rebuilt in 1965 and served as a parish church until several years ago,
when it became partially inactive. On 3 August 1999, after the
deployment of substantial British KFOR units in the vicinity of the
church, attackers used a hand grenade to destroy the entrance, just one
day after the liturgy was held in the church to commemorate St Elijah's
Day. `Despite this damage the church could be easily repaired and the
Diocese requested KFOR to secure the church from further destruction,'
the Diocese of Raska and Prizren declared in a statement. `KFOR only
surrounded the church with barbed wire and from time to time patrols
would pass by.'

The former parish priest of Pomazatin, RADIVOJE PANIC, visited the
ruined church in the wake of the attack. `He called us and reported that
the Albanian extremists used 30 kilograms of explosive to completely
destroy it. There is only a pile of stones left. A very sad picture,
very said,' SRDJAN JABLANOVIC, head of the Raska and Prizren diocesan
office in Belgrade told Keston. `I used to go to visit this church when
I lived in Kosovo to report on the damage carried out by Albanian
extremists in the early 1990s - broken roof, damaged door, damaged
candlesticks, etc. I believe that KFOR is now trying to make some sort
of excuse by saying that the church building was not in use.' Jablanovic
pointed out that there is a `great concentration' of KFOR soldiers in
the area, since the church is close to Slatina airport and a major coal
mine, and lies right next to the Pristina to Pec railway. `If this
church could not be protected, do any have a better chance? The [KFOR]
barracks are only a hundred meters away.'

The Pomazatin church was the third in six weeks to be dynamited after
earlier damage by burning or looting. On 29 June attackers used dynamite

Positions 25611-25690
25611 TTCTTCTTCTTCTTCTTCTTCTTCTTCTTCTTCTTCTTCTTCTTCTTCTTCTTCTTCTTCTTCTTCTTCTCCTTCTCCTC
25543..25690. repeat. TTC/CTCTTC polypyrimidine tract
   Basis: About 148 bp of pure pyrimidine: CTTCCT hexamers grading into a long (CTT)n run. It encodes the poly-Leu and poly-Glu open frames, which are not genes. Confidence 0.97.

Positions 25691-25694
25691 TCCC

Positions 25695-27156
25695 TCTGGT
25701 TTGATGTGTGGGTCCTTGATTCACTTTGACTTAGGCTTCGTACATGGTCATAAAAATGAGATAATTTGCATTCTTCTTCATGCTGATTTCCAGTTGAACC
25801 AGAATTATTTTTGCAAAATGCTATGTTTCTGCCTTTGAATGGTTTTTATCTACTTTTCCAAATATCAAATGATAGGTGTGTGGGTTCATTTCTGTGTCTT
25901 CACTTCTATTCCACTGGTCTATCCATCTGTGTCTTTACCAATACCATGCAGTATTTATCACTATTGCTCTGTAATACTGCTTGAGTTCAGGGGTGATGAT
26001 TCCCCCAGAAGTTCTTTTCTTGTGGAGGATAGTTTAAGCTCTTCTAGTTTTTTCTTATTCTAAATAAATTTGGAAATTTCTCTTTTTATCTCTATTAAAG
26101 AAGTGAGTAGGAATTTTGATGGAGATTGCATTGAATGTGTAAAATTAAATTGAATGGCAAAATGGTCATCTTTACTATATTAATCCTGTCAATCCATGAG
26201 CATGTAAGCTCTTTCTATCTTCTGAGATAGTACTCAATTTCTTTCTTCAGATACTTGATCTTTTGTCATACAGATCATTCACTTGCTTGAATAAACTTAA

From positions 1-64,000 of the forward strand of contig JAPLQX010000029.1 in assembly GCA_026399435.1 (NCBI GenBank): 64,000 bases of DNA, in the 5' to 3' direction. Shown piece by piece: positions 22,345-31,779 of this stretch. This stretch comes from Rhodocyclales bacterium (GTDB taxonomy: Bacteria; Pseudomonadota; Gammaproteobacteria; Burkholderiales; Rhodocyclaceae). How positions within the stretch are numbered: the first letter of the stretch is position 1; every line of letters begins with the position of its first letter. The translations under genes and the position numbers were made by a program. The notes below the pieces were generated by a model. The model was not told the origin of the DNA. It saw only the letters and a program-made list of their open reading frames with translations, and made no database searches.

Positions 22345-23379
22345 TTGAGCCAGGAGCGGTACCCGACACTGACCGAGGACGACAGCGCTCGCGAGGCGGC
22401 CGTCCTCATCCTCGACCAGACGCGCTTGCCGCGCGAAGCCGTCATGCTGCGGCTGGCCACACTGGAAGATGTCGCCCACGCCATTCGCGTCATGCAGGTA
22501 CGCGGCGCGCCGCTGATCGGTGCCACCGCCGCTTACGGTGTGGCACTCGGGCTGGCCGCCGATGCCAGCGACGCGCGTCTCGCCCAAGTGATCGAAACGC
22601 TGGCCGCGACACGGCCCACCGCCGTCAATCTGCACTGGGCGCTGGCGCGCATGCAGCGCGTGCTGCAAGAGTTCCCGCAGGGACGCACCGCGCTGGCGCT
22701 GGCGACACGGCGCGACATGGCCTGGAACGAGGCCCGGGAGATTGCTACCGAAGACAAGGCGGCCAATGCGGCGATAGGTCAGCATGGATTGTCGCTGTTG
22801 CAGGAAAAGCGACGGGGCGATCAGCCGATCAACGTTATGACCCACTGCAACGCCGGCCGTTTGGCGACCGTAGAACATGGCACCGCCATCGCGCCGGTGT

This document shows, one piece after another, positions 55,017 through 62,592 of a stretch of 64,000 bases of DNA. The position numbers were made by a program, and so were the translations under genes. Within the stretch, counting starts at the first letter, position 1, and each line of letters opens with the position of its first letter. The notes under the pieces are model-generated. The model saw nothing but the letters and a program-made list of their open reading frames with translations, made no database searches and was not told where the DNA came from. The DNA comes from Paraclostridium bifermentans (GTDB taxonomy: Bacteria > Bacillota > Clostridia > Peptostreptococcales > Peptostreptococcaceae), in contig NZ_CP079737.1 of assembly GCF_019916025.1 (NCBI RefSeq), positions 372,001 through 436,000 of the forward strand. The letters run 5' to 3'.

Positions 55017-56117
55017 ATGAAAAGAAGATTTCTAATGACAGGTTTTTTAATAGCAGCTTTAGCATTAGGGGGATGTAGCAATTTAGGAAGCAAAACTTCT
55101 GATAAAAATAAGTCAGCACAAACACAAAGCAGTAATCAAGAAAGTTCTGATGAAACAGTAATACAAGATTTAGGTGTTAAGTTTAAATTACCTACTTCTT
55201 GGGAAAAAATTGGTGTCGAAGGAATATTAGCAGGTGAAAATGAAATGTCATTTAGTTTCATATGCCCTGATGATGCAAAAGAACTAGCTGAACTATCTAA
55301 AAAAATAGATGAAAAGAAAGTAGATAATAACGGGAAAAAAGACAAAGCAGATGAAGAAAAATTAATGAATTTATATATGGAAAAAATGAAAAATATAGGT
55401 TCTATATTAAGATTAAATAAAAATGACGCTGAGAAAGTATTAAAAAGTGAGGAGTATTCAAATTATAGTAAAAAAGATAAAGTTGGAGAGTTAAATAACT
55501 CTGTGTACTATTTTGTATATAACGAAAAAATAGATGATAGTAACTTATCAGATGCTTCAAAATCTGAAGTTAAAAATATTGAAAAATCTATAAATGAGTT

to destroy St Paraskeva church in Podgorce village, in the municipality
of Kosovska Vitina. This church - which had been built in the 1990s and
consecrated in 1996 - had been seriously damaged in August last year,
but this time was completely destroyed. After theSerbs left the village
in June 1999, the church was not in use. The first attack last year was
perpetrated after looting of its movable treasure and desecration of the
altar and the whole building, and then it was set on fire. The Serbian
National Council issued a strong protest to KFOR and to the UNMIK
authorities. Representatives went to Camp Bondsteel, the US military
base in Kosovo, and protested to the US general in command. On 1 July
KFOR spokesman Captain RUSSELL BERG announced that two people had been
detained in connection with this blast.

At the end of May the Church of St Nicholas in Srbinje village near
Gracanica Monastery was attacked for the third time in ten months and
finally destroyed in a dynamite explosion. Finnish Colonel ARTO RATY
told the press: `If a church has value as a historical place then
clearly it should be guarded, but if it has no historical value and
there is no chance of the Serbs returning anytime soon in the area, then
it should be gently dismantled.' But Hieromonk SAVA of the Decani
Monastery commented to Reuters on this occasion: `Probably 95 per cent
of Kosovo cultural heritage sites are Orthodox buildings. These need
saving not just for the Serbs, but for all Europeans.'

In the early hours of 22 June, at least six mortar grenades landed in
the vicinity of the Decani monastery church (see separate KNS article).

Keston has sought the views of KFOR, UNMIK, the Kosovo Helsinki
Committee as well as Serbian Orthodox representatives in Kosovo (see